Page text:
Many of us grew up in a different world, one where cash-rich tobacco firms called the shots. It was commonplace to go to the cinema and see cigarettes promoted through seductive advertisements. We were surrounded by smokers on billboards – and then there was sport.
Many sports featured cigarette advertising but most obviously Formula 1 and snooker. Two more different sports you can hardly conceive, one delivered via a barrage of noise, the other in an atmosphere most librarians would be satisfied with. Yet they had this in common: a very significant dependence on investment generated from tobacco advertising.
As the scientific evidence grew, linking tobacco usage to an increased risk of developing various cancers, so the sports most vulnerable to a subsequent loss in advertising revenue began to argue vigorously: 'Our sport will be devastated. Jobs will be lost. Tax revenues will be down. The public will be denied great entertainment.'
It is the classic defence of an industry that has lost the argument issuing dire warnings of the consequences and hoping the legislators take fright and (at the very least) delay their intended actions.
But in the end, public opinion shifted and the pressure bore fruit. Today we are a world away from where we used to be in relation to tobacco advertising. The story of that change is a powerful reminder that positive change in possible.
In 2019 we need a similar revolution to take place when it comes to the gambling industry and how its use of advertising, especially its relationship with football leagues, contributes to the growing epidemic of problem gambling here in the UK.
There can be no denying that 2018 saw genuine progress: the maximum stake on highly addictive fixed odds betting terminals (FOBTs) was slashed from £100 to just £2 and some of the UK's biggest bookies agreed to introduce restrictions on gambling ads around live sporting events. But it would be a massive mistake to put our feet up, take the plaudits and assume our work is done.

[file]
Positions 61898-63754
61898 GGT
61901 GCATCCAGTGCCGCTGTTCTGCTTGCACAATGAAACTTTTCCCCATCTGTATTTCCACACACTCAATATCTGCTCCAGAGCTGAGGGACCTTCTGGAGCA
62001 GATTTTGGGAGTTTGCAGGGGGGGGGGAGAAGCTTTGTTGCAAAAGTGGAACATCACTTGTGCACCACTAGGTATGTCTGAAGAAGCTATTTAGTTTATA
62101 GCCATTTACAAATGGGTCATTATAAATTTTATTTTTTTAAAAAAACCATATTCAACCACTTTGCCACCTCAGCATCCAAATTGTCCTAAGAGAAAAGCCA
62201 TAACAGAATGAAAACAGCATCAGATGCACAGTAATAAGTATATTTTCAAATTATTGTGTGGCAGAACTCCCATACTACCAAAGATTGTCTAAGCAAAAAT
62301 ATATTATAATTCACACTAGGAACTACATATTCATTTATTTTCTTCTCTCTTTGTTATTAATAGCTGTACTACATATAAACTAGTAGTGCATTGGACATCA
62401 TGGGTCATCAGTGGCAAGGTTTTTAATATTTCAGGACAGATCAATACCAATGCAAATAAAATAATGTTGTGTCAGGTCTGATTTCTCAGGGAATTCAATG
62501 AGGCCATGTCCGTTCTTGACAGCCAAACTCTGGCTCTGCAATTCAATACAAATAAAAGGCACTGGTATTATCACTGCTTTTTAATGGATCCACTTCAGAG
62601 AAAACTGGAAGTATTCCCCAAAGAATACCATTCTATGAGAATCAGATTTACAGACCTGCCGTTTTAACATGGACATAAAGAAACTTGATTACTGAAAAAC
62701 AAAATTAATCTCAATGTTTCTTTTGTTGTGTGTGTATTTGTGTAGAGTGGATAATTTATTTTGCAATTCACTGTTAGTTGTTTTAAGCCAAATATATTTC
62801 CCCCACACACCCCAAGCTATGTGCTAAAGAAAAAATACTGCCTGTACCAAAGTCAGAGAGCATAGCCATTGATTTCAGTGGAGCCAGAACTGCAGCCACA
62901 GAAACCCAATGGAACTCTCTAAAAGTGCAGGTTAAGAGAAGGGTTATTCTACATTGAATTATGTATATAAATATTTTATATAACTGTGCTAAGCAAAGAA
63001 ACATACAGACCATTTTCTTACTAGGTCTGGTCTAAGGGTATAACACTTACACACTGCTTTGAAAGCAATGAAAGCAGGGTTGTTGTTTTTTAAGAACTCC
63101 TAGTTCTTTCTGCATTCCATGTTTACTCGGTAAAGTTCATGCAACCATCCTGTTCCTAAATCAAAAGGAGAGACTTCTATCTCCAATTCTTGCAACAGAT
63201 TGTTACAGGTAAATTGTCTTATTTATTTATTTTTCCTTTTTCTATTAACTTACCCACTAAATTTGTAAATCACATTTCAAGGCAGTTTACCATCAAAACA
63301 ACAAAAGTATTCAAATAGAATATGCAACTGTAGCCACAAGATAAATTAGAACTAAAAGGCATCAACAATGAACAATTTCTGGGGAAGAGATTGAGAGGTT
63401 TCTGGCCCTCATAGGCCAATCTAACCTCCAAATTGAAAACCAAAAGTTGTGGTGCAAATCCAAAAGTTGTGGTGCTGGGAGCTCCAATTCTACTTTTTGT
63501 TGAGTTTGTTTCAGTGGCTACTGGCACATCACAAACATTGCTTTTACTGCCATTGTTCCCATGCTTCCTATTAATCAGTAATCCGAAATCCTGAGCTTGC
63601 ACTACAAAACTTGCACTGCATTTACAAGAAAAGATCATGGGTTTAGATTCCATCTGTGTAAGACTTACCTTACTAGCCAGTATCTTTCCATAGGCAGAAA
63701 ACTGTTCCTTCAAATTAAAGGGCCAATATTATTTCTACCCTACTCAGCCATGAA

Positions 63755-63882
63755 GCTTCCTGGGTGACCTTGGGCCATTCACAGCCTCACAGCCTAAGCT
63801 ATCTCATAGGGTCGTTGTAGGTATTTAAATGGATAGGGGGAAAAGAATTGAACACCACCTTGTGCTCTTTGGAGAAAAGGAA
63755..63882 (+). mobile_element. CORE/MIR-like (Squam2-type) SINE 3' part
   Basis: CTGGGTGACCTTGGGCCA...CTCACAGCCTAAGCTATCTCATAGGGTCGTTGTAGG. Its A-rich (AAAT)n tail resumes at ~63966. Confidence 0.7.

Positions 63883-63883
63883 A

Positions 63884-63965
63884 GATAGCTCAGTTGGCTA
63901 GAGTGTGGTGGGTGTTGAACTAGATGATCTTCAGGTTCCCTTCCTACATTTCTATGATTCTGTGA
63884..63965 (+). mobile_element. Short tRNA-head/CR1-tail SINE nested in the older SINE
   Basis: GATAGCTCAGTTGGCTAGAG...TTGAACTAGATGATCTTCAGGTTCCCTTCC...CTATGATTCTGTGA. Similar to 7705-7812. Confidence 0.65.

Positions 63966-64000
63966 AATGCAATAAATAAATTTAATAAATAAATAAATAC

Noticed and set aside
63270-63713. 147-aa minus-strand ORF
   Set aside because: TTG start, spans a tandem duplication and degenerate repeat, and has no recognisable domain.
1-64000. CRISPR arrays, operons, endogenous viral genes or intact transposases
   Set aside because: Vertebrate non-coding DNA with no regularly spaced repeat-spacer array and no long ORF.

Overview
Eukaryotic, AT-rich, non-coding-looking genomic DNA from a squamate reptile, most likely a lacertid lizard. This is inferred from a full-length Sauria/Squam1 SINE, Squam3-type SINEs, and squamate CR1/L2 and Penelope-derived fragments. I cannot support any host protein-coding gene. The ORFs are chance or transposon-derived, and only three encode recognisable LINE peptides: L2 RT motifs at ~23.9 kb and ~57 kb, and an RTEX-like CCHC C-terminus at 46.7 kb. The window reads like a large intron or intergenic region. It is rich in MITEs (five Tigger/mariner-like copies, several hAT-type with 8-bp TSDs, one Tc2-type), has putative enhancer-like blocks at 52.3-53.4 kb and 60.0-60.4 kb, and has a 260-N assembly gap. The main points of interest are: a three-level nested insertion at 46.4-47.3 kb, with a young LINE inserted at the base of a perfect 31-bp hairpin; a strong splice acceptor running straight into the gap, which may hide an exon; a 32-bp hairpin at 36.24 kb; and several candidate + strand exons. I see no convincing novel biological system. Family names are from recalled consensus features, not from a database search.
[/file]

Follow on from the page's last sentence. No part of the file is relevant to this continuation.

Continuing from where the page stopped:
Just as the evidence that tobacco ruins lives helped persuade people of the need for changes to tobacco advertising, we are more aware than ever of the harmful effects of gambling. Where once this was an adults-only issue (controlled by physical access to betting shops) the online platforms have changed all that. The figures about child gambling are quite frightening. The latest Gambling Commission statistics show that 370,000 children (11-16 year olds) gamble on a weekly basis of whom 55,000 are categorised as problem gamblers. We must therefore be compelled to ask the question, what is fuelling this expansion?
The dominance of football as our national sport has been proven since 1992 with the advent of the Premier League and the TV deal that has made it the richest in the world. Advertisers are keen to get a slice of the action and none more so than the gambling industry, which has innovated its offering to include real-time odds and more specific types of bets to place.
It is a hugely profitable business with Denise Coates, the founder and CEO of Bet365, earning £265 million last year – a sum which, if £50 notes were laid on top of one another, would be twice the height of the Shard in London.
The effectiveness of the advertising and the ease of use for gambling sites means that it has become normative behaviour for so many. My son when in sixth form casually mentioned to me that most of his football-loving mates put a stake on a game every weekend. There may not have been big sums staked but a habit was formed nonetheless.
And if a habit takes hold then the results can be utterly devastating. In 2018 there was a 50 per cent rise in people being hospitalised due to gambling addiction. It is about time this was treated as a national crisis with agencies having an integrated plan for tackling gambling addiction and those who profit vigorously restricted in their promotional activities.
It is time for us to consider the ending of shirt sponsorship and the use of advertising hoardings around grounds by gambling organisations. Can you imagine Manchester United having a cigarette name and logo on their shirts? No, me neither. Yet the same principle applies.
From the banning of cigarette advertising on television to its ending on Formula 1 cars took 37 years. Let's hope we're not waiting as long for the end of betting sponsorship of football – too many lives depend on it.
Gareth Davies is UK director for CARE (Christian Action Research and Education)